I first joined the Instagram beer community in 2016 in search of fellow beer nerds I could learn from and connect with, and who would appreciate the fancy beers I enjoyed, too. To my dismay, one of the first things I noticed was the excess of “babes & beer” photos. I had to comb through tediously to find my people. However, the initial impression stuck with me; I decided on the name “dirty beer writer” as a satirical commentary on this phenomenon.
Firstly, “dirty” is the opposite of “clean (beer),” which for me reminisced the wild ales that I had discovered and fallen in love with years ago. Secondly, maybe the innuendo would bring people to my page where they would find nothing near raunchy but stick around for what I actually have to offer: entertaining and educational words about beer, usually. The brand was built that way and I wonder if I gained a good majority of followers due to that first choice of adjective. Anyway, I’m almost thirty now, which seems like a good time to retire “dirty.”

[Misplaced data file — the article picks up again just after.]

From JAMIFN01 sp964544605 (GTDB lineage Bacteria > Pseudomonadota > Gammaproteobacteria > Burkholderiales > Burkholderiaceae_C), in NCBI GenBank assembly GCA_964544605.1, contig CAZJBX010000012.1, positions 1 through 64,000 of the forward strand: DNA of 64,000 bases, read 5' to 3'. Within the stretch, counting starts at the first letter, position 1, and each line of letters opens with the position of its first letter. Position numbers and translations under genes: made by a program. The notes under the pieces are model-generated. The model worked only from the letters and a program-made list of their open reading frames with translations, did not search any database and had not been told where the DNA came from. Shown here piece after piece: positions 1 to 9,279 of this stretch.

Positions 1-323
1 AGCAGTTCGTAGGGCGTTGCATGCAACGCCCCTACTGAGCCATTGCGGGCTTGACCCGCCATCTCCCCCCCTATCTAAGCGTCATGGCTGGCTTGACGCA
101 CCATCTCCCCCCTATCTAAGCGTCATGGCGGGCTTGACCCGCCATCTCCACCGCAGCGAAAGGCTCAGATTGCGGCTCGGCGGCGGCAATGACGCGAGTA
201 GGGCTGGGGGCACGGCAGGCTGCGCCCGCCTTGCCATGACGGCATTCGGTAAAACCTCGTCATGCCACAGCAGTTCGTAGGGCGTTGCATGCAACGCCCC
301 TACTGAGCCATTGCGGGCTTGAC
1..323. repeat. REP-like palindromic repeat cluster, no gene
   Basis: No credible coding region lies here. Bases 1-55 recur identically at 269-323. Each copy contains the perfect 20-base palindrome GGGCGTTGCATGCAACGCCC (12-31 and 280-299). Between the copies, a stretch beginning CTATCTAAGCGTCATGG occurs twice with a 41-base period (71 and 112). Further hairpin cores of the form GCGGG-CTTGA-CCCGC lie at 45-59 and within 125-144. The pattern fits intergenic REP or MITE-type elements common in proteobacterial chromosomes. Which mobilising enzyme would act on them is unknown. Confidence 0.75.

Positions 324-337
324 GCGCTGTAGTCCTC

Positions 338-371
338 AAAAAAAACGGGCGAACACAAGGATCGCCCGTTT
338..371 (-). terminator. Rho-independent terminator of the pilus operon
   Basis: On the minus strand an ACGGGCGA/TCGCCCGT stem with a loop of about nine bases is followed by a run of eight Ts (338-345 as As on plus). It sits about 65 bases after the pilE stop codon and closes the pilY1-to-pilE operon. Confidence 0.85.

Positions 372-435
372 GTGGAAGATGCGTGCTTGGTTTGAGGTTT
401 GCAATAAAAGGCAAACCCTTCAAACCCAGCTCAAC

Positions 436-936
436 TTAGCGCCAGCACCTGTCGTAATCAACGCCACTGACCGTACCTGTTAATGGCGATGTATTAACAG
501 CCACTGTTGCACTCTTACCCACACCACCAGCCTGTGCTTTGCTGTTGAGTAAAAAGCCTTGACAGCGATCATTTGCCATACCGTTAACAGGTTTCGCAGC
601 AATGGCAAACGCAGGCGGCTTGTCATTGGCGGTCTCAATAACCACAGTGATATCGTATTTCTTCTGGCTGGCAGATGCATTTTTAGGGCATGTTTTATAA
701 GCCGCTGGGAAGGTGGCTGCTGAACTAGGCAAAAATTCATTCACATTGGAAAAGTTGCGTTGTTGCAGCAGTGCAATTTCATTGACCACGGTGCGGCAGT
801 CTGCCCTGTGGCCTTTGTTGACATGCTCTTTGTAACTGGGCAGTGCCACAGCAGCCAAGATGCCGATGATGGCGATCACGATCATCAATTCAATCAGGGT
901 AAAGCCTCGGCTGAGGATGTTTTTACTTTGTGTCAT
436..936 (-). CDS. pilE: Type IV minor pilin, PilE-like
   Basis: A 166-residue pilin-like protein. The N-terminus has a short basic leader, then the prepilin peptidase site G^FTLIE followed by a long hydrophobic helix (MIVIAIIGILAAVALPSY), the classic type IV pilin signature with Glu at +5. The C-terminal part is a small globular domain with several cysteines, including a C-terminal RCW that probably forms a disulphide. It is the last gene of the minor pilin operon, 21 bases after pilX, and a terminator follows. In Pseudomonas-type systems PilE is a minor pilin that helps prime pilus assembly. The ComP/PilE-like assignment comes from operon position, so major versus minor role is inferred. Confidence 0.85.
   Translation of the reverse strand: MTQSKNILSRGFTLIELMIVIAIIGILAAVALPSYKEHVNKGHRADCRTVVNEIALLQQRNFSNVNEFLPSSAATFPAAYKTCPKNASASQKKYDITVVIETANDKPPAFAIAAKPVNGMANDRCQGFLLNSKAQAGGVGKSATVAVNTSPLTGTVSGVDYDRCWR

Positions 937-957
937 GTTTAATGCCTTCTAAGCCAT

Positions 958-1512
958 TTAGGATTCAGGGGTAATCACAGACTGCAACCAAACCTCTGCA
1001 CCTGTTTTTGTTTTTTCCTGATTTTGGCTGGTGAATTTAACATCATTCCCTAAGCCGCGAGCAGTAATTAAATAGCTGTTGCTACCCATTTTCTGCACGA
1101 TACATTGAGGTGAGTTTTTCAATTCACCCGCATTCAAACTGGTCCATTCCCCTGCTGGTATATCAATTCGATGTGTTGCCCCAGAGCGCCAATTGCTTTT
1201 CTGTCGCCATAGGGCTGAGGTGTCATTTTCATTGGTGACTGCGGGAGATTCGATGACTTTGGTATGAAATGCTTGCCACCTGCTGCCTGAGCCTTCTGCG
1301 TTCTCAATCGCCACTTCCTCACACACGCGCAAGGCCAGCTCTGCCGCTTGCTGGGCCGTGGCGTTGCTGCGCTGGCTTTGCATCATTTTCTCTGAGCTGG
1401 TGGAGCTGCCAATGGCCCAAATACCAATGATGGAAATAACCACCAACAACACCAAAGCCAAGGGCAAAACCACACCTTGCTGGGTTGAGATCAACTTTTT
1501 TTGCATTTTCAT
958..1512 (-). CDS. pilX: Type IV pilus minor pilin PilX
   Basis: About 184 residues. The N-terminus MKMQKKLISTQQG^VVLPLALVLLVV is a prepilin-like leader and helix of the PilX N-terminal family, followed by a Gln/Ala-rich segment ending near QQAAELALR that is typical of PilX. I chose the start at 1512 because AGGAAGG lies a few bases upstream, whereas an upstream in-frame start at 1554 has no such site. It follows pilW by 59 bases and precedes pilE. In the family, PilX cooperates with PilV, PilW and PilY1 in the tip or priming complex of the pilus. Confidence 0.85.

I’m excited for the inevitable merging of my professional and personal life—not that it’s something I hide. I’m involved with a local nonprofit and I do marketing for a financial-focused agency. I don’t want to feel embarrassed when handing out my business card at town council meetings and industry conferences. I want to be able to boast my beer knowledge and writing skills without feeling like I’m perpetuating a stereotype or turning people off.
“Wild” seemed like the right direction, and not just for the obvious ode to the magic that is wild ales. Lately, I’ve been trying to blend in with my environment, walking softly like the earth as we know it is an eggshell that needs protecting (which it is). I’m trying my best to keep it wild. And what’s most natural for me—proven by the 50 photos Jill took and only one was remotely serious enough to represent this transitional moment—is staying weird, genuine, silly, sometimes steely, but mostly wild.